Also on Thursday, former Tupac patient Rick Lawhon of Bakersfield described the many times he had to go back to Tupac's office to have both his temporary and permanent teeth repaired, which for a while he took in stride.

Lawhon described becoming really angry when one day he came in to have a permanent tooth fixed. Tupac numbed him to the point he couldn't talk and lectured him about how he couldn't keep making repairs for free, Lawhon said.

"I wanted to say, 'How dare you,'" Lawhon testified, saying he believed the $30,000 he paid Tupac for all the work covered necessary repairs.

Lawhon said he later told Tupac he expected the dentist to be responsible for his work.

Eventually, Lawhon said, he paid Bakersfield dentist Robert Reed $35,000 for a whole new set of hybrid dentures and today remains "ecstatic" with them.

Sometimes-contentious testimony followed when Malek called Stefanie Meier, who has worked as a dental assistant for both Tupac and Reed, to the stand.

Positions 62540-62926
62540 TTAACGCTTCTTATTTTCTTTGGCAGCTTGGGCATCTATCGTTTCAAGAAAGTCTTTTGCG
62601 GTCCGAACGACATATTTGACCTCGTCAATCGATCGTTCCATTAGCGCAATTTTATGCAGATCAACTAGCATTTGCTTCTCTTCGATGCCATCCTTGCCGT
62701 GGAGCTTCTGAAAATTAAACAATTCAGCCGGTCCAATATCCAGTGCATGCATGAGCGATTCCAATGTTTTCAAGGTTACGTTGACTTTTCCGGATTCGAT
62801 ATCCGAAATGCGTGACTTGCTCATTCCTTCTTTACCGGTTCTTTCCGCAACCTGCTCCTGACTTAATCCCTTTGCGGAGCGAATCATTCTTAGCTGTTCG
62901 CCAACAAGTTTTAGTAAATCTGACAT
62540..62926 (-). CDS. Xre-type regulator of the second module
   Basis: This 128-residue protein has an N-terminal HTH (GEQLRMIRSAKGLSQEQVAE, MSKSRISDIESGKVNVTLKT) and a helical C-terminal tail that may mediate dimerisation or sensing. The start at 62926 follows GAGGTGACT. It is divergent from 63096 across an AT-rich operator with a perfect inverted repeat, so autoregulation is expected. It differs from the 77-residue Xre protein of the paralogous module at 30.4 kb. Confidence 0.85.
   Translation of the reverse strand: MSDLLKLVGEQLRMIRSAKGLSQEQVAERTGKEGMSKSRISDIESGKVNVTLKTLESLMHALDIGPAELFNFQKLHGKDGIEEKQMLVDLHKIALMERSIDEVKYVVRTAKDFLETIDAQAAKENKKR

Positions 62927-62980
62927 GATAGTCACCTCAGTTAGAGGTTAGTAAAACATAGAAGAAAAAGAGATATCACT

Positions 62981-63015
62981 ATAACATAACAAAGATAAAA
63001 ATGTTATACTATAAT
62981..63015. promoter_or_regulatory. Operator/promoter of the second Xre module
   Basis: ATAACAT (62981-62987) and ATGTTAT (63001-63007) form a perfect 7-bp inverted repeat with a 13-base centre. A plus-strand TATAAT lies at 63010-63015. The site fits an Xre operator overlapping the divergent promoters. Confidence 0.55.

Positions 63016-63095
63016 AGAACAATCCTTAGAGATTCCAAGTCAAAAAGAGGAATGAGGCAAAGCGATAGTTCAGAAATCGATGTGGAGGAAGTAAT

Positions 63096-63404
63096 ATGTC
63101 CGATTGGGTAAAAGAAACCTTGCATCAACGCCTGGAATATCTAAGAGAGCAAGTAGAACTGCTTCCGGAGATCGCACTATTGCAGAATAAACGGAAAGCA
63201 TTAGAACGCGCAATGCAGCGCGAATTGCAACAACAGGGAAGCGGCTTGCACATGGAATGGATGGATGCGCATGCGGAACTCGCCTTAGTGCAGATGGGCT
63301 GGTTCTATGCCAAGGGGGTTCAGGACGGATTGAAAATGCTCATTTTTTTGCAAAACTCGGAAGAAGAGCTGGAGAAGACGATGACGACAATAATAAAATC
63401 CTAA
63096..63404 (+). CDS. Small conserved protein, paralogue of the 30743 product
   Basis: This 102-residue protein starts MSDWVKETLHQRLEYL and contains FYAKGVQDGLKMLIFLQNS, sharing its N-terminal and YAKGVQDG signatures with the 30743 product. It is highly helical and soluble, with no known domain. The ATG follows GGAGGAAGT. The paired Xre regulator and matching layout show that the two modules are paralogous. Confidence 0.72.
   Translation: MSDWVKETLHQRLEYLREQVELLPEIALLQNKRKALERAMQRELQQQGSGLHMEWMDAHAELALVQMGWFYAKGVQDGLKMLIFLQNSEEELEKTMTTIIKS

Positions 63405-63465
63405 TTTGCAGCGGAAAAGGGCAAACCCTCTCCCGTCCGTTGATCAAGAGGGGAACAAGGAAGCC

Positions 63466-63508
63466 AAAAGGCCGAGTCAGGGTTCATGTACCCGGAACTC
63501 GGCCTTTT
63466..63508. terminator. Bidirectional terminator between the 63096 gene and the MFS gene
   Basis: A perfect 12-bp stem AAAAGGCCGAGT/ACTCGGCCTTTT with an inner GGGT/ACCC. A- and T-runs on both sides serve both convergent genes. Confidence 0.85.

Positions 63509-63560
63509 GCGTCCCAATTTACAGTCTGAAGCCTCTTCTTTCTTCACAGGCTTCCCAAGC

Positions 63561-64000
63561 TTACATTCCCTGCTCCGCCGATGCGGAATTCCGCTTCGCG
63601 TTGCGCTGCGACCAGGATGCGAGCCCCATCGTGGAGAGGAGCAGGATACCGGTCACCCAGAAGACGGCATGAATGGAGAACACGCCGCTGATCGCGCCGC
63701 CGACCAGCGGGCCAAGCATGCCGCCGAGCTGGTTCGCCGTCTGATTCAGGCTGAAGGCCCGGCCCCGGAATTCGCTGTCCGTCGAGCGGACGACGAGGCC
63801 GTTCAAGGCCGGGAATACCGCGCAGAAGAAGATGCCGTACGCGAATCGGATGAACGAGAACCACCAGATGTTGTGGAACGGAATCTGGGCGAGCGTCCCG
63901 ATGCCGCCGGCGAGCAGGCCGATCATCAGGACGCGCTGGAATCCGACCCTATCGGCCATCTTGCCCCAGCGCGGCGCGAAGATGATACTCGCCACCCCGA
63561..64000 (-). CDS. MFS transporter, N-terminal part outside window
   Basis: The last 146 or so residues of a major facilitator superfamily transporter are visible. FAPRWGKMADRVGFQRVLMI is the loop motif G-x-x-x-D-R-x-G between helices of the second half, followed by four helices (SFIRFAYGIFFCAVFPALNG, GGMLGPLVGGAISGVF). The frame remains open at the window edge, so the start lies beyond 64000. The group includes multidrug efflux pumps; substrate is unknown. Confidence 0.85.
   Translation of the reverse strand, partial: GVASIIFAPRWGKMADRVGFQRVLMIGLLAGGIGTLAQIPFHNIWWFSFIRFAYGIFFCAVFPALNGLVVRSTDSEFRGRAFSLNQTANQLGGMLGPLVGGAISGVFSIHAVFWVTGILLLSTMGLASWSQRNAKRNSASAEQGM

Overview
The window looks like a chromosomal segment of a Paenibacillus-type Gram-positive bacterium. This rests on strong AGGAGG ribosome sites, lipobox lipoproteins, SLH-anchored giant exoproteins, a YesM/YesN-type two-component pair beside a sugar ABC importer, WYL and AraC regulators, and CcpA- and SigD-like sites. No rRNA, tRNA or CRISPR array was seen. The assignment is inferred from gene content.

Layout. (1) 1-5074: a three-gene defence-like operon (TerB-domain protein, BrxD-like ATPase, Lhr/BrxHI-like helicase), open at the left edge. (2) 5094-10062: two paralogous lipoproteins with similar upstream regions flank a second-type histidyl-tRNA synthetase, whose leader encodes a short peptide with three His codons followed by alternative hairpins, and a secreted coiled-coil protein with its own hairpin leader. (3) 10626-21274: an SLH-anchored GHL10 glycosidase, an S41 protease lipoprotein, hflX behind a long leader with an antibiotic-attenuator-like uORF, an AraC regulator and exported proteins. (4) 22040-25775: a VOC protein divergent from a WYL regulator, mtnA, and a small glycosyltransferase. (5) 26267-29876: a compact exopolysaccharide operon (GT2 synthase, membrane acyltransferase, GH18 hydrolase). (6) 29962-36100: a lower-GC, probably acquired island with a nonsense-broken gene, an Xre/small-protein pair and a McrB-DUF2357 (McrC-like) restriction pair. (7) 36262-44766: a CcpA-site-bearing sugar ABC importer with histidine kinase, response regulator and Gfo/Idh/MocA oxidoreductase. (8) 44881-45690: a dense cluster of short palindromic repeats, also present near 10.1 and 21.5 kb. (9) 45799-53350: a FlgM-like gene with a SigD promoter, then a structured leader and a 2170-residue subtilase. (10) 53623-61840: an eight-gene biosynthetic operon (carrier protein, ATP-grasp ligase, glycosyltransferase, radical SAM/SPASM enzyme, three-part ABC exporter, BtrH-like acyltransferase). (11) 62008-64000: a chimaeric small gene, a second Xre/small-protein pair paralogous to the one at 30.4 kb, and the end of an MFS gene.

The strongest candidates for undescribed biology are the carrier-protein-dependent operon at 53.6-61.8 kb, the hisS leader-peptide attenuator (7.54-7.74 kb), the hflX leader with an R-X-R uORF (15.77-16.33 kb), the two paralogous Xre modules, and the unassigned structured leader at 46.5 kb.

She denied telling Reed that she was in distress about staff having to do procedures they weren't supposed to do under their license. Reed had testified Tuesday that she did tell him that.

Meier testified that when she asked Reed 1 ½ to two years ago for a letter of recommendation, he said he would write her the letter if she gave him names of patients unsatisfied with Tupac's work. Reed filed a complaint about Tupac's work with the Dental Board of California after filling in for him during a medical leave.

Meier said she wouldn't give names because it violated privacy laws.

"He asked me to do something illegal," Meier testified.

Reed testified Tuesday he never made such a demand as there were plenty of people unhappy with Tupac's work and that he only complained to the board to protect the health and welfare of his community.

Meier denied to Malek that she repeatedly resisted attempts by a Dental Board investigator to interview her in order to get a good letter of recommendation from Tupac. Meier said she already had one.

Meier also said that the day Sheila Rios received her permanent teeth, Rios was "happy" with their appearance. She said that when Rios returned to the office several months later, Meier was "appalled" by her appearance.

Meier said she could only count on one hand the number of failed implants placed by Tupac and that the office was "very successful" at providing the service.

Administrative law judge Julie Cabos-Owen has presided over the civil trial-like hearing and will make a recommendation on the case to the dental board.

Because the judge is ill, Friday's proceedings were canceled. The hearing will be continued to summer or fall because of scheduling conflicts.